May 24 2022 | Ashleigh Kidd, RD, LDN
With so much nutrition information (and misinformation) swarming the internet, it can be difficult and frustrating to decipher what’s actually benefiting our health (mentally, physically, emotionally) vs. what’s trending. In this article, we’re bringing you back to the basics! No longer are the days that nutrition and satisfaction are mutually exclusive. Learning how to build a balanced plate will help you to:
- Feel full and content
- Leave your meal physically and mentally satisfied
- Lean into your body’s natural hunger cues and build body trust
Here’s the secret sauce:
Not every meal you have will be perfectly balanced, and that’s okay! When you’re able, strive for balance by including the following:
Aim for about ¼ of your plate protein (typically 15-20g), but can be more depending on your body’s specific needs and goals. This can be animal protein or plant based protein!
Fat will help to keep you full and satisfied. It’s likely already in your meal through cooking oils, animal protein, or sauces. If not, try adding some. (Hello avocado!)
Aim for ¼ plate to be starchy carbs
Aim for ½ your plate to be veggies and/or fruit. Think of the rainbow when choosing fruits and veggies! Pro Tip: Try choosing a different color veggie or fruit at each grocery store visit.
Satisfaction (This is key!)
Make sure your meal includes food you actually ENJOY! If not, you’ll leave the meal feeling unsatisfied (even if you’re full), and may lead to overeating later.
Whether you are cooking at home or out to eat with friends, when in doubt, you can think of these key components and try to create balance when possible. Now that we’ve learned HOW to build a balanced plate, let’s look at a recipe from our recipe library that has all of these components and gives us balance.
2 white fish fillet (250g each)
5 ml olive oil (1 tsp)
80 Gram brown onion, diced
3 garlic clove, minced
60 Gram Thai red curry paste
400 ml canned coconut milk
250 Gram canned crushed tomatoes
300 Gram broccoli, chopped
180 Gram frozen green peas
180 Gram green beans, ends trimmed
120 Gram brown rice
300 ml water
Preparation: Bring water to a boil in a medium saucepan, add rice, and turn heat down to lower simmer. Cook the rice, covered, for about 18-20 minutes, or until rice is tender and has absorbed the water. Remove the saucepan from heat and let the rice sit, covered, for about five minutes. Next, heat up the olive oil in a medium-sized saucepan over medium heat and add the onion and garlic, cooking until softened. Turn heat up to high and add the curry paste, coconut milk, and tomatoes cooking until it begins to boil. Simmer for 10 minutes then add fish fillets, cover, and simmer for another 10-15 minutes, or until fish is cooked through. Meanwhile, cook the broccoli and beans in a steaming basket over boiling water for five to seven minutes. Add peas and cook for a further two minutes. Divide rice between two bowls. Top each with half the vegetables and a fish fillet. Top each with half the red curry sauce. Serve and enjoy!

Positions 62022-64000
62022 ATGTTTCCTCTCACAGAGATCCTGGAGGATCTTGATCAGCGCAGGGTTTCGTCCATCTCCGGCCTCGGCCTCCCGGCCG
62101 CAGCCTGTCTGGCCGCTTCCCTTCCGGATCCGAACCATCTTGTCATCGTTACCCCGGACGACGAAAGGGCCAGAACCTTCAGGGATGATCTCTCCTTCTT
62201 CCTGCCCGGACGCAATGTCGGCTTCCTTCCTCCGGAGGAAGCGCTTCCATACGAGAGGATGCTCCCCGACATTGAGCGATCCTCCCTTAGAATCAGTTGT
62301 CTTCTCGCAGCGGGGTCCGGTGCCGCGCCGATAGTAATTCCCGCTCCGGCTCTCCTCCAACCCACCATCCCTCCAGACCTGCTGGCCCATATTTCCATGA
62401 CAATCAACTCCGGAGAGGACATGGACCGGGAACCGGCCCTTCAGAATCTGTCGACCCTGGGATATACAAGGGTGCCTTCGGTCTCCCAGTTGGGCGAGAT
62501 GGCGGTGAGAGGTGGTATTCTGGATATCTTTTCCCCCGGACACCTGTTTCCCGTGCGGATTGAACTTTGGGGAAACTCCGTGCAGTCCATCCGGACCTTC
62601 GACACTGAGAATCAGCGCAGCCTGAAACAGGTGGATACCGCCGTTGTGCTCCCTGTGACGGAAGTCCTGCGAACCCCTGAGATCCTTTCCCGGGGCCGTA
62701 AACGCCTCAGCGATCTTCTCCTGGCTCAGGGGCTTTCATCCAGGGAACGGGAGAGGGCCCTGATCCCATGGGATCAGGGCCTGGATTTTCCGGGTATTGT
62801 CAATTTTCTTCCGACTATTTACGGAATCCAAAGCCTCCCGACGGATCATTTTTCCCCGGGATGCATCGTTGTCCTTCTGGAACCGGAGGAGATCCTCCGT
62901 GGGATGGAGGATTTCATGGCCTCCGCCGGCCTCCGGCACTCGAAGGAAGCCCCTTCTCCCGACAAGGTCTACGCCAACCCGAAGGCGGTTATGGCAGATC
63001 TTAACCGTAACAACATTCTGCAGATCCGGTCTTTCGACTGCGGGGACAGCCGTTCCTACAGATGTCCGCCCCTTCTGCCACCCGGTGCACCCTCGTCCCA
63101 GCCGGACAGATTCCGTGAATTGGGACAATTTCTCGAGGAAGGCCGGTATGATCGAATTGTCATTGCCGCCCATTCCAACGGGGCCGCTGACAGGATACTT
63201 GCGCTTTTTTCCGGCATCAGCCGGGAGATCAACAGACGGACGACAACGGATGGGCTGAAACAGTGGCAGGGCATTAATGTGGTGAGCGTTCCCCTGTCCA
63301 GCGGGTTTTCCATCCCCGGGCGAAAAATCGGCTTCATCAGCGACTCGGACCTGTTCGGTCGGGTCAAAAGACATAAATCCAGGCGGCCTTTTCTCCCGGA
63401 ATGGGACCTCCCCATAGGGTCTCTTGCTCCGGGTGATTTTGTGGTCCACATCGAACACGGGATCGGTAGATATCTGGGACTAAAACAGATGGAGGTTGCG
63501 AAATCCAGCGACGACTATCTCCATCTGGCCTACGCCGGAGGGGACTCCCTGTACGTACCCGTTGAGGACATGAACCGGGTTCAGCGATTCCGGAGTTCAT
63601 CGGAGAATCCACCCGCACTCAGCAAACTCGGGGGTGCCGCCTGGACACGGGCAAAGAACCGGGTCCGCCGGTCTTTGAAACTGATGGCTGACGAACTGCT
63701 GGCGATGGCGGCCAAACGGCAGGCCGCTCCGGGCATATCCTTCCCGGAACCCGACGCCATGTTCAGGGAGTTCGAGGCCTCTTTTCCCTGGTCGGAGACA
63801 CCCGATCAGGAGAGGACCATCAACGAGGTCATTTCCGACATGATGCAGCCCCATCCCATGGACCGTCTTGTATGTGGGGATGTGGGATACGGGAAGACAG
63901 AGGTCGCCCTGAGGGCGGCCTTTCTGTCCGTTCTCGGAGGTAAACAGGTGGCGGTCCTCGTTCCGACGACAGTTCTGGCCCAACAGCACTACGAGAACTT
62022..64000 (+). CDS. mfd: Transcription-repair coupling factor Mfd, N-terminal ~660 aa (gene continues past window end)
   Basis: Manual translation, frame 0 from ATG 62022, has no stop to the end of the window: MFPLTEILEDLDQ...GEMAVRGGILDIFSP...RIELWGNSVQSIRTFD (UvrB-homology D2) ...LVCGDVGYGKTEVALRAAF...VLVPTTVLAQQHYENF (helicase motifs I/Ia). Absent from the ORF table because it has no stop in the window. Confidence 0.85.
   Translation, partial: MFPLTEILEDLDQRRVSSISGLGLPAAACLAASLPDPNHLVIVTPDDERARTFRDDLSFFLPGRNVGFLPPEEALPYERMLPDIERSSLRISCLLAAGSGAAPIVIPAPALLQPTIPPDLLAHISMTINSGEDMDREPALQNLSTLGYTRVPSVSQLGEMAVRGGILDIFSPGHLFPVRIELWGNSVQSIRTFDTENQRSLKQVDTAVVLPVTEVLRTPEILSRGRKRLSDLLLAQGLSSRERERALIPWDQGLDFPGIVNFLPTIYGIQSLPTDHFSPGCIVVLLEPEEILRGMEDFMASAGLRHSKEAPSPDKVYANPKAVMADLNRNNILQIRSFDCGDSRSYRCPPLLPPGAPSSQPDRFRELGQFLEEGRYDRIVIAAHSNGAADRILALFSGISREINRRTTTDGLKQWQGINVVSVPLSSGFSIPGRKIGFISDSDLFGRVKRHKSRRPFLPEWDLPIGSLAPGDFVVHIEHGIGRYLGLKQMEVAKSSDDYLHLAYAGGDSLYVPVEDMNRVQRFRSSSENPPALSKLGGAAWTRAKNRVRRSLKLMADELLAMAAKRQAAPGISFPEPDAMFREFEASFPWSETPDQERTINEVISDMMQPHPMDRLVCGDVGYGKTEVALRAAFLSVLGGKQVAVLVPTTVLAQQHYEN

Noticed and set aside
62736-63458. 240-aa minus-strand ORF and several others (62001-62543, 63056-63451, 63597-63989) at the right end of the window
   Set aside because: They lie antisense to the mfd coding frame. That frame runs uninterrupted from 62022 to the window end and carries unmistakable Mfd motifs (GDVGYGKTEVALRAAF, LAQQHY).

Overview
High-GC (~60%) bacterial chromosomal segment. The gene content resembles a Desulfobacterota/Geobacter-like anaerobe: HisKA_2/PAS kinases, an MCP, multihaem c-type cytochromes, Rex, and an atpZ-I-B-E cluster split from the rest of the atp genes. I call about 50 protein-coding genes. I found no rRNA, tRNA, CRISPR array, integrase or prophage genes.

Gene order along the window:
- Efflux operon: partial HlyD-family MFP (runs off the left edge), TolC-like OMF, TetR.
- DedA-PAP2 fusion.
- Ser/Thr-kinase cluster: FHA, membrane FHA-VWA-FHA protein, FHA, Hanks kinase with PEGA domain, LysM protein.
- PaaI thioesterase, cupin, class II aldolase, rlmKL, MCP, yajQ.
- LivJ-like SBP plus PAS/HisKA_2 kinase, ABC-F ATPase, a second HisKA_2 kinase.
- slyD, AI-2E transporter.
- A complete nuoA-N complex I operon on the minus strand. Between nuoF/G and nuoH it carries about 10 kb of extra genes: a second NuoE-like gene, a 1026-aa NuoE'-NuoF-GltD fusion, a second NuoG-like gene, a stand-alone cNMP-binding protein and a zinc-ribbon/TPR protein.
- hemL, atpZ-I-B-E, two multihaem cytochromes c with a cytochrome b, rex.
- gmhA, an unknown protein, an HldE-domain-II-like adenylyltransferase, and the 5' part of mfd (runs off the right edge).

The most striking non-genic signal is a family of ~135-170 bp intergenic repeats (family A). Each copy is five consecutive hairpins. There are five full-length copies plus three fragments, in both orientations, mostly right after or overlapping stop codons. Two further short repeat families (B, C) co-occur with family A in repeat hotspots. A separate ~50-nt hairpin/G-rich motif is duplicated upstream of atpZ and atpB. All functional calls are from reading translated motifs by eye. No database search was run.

400 Gram white potato (diced)
400 Gram green beans (ends trimmed)
400 Gram canned brown lentils (rinsed and drained)
80 Gram red onion (sliced)
10 ml olive oil (2 tsp)
Pinch himalayan salt & pepper
100 Gram avocado (sliced)
30 ml olive oil (6 tsp)
Juice of 1 lemon
10 ml maple syrup (2 tsp)
0.25 Teaspoon onion powder
0.25 Teaspoon garlic powder
30 Gram hemp seeds
Preparation: Bring a large saucepan of water to the boil. Add in potatoes and cook for 10 minutes, or until just cooked through. Add in beans and cook for a further 2 minutes. Drain and transfer to a bowl with lentils, onion, olive oil and a pinch of salt and pepper. Toss well and allow to cool. Prepare the Hemp Dressing by combining all of the ingredients in a bowl. Mix well. Season with salt and pepper to taste. Add the dressing to the bowl with potatoes and toss until well-coated. Top with avocado. Divide the salad into two portions. Serve one portion for lunch and refrigerate the remaining portion for tomorrow’s leftovers.
To learn more, browse more on the F45 Challenge Blog–Here’s why food quality is more important for fat loss than counting macros